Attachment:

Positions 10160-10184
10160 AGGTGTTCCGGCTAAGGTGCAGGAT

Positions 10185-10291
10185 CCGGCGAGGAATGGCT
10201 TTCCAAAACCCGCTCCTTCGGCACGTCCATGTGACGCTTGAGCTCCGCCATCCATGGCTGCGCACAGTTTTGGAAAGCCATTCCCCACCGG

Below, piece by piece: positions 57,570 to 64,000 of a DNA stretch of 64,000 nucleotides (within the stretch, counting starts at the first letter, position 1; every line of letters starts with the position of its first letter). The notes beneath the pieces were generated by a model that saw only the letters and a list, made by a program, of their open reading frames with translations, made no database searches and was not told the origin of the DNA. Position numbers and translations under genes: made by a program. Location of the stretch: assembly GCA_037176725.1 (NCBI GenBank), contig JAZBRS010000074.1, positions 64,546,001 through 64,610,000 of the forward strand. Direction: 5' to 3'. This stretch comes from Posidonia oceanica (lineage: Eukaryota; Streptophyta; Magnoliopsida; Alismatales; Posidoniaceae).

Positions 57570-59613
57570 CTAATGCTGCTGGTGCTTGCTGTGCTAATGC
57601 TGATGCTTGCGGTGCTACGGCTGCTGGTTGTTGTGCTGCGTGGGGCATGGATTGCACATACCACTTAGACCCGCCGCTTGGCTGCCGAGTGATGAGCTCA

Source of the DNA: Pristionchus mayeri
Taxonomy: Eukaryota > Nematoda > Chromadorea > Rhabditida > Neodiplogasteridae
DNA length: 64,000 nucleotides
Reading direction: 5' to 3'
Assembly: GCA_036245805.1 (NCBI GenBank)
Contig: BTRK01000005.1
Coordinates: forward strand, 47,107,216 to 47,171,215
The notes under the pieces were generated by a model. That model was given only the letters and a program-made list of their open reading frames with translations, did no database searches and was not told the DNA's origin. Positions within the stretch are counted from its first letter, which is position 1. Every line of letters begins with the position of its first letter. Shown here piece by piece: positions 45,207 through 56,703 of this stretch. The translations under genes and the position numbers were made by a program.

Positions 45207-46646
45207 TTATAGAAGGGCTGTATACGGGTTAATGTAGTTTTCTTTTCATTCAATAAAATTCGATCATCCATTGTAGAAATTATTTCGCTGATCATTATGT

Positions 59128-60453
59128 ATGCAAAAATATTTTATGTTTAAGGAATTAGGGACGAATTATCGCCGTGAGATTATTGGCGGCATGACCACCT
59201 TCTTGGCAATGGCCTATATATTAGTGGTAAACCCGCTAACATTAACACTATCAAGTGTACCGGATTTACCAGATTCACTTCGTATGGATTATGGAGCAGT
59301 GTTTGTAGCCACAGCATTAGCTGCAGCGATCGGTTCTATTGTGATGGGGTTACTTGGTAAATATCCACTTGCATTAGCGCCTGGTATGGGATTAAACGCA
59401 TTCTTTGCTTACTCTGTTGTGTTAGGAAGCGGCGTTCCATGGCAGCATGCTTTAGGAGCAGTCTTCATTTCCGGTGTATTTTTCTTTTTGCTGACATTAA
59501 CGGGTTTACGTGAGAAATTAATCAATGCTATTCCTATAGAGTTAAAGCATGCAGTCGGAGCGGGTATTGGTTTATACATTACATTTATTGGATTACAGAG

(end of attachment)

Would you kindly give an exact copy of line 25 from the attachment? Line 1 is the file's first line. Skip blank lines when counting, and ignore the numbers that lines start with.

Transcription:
59501 CGGGTTTACGTGAGAAATTAATCAATGCTATTCCTATAGAGTTAAAGCATGCAGTCGGAGCGGGTATTGGTTTATACATTACATTTATTGGATTACAGAG